NEWS
By Larry Williams and Larry Williams,Ideas Editor | April 15, 2007
Kurt Vonnegut, the gentle humanist who challenged Americans to be true to themselves and mistrust technology, wealth and the arrogance of power, died last week, possibly with a bemused appreciation of the fact that all of the ugliest aspects of popular culture he challenged for more than half a century appeared to be thriving. The author of 19 novels and an array of plays and short stories, he struggled to make a living as a writer of science fiction until the success in 1969 of Slaughterhouse-Five, a fictional treatment of his survival as a prisoner of war during the tragic and senseless Allied bombing of Dresden late in World War II. An estimated 135,000 people died in the Dresden firestorm.
NEWS
By ELLEN GOODMAN | June 16, 1995
Boston. -- I was a young reporter when I first started having the all-purpose generic nightmare suitable for anyone in the business of deadlines.The night before I was sent out of town on any assignment, I would dream that I was trying, desperately and unsuccessfully, to transmit my story back to the office in time.In one of those awful slow-mo sequences I would search for a telex machine in an unfamiliar town, try to track down a Western Union office where someone, somehow, would help me file my story.
NEWS
May 25, 2012
The greatest commencement address ever is now more than three decades old. And it's safe to say it will never be surpassed or even equaled. It belongs to the ages. In 1979, its author summed up the condition of modern man by noting that, quote, more than at any other time in history, humanity is at the crossroads: One path leads to despair and utter hopelessness; the other, to total extinction. Let us pray we have the wisdom to choose correctly. Unquote. Bang. That's all she wrote.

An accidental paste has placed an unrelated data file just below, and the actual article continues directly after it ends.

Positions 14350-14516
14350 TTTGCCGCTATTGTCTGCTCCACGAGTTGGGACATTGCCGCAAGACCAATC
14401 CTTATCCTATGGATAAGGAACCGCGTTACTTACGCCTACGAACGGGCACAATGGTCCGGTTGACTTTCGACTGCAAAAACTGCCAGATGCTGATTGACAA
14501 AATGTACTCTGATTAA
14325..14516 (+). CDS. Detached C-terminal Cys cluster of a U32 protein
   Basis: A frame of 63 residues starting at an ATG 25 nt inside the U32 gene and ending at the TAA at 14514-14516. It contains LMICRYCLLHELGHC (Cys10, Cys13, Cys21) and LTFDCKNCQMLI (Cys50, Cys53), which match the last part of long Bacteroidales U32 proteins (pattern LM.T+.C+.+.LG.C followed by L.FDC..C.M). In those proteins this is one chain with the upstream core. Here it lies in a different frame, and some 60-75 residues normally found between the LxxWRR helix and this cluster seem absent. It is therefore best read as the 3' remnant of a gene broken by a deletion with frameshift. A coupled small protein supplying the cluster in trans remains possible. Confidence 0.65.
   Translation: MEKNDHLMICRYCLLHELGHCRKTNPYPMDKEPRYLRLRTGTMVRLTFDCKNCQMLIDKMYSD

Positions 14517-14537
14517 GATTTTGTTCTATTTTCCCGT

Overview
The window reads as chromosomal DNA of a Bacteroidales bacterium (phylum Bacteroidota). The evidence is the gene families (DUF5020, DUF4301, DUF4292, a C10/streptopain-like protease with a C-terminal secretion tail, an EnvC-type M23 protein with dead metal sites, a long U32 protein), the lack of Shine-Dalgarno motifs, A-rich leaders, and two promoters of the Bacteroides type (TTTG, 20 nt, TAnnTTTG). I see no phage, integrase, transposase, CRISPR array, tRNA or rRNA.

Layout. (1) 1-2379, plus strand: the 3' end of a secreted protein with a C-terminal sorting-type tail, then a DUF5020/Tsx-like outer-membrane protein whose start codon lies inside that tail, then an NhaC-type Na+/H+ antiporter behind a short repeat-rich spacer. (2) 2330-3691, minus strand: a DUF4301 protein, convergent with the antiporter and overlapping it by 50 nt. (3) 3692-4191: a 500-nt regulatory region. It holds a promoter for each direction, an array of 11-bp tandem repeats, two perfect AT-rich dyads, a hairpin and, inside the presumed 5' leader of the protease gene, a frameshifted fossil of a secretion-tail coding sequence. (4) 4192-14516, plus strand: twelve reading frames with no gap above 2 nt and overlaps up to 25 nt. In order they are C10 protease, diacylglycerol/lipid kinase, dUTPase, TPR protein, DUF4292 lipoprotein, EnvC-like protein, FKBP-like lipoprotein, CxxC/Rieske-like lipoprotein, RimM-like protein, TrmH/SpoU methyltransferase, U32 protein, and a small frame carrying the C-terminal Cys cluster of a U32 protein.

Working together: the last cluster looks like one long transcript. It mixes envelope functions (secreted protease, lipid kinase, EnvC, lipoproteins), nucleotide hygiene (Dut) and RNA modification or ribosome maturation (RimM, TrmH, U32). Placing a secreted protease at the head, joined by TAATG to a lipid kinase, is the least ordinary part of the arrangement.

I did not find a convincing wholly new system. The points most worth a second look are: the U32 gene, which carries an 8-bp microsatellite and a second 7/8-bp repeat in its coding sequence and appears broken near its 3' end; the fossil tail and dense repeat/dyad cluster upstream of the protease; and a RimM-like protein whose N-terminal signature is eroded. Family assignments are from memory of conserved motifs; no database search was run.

NEWS
By Anna Quindlen | April 7, 1994
AT THE conclusion of the incomparable "Angels in America," a dying man named Prior Walter has the last word. Prior has seen ghosts and angels, love and betrayal, lesions blooming on his body and the deaths of many friends.But in the end, as he speaks of AIDS, America and the human condition, some of the things that this monumental play is about, he has a kind of peace so profound that you must genuflect before its grandeur, greater than any seraphim."This disease will be the end of many of us," he says, "but not nearly all, and the dead will be commemorated and will struggle on with the living, and we are not going away.
FEATURES
By John Dorsey and John Dorsey,Sun Art Critic | October 8, 1991
If there is such a thing as a conventional nude, Connie Imboden's black and white photographs -- of nudes shown either in water or through the medium of a scratched mirror -- are far from it.At Knight Gomez this month more than 40 of her works are on view, and such a concentration reveals especially well their exploration of aspects of the human condition. It's tempting to say they're psychological, and indeed some of them are, but others deal with relationships, and still others are about what could be called character traits.
TOPIC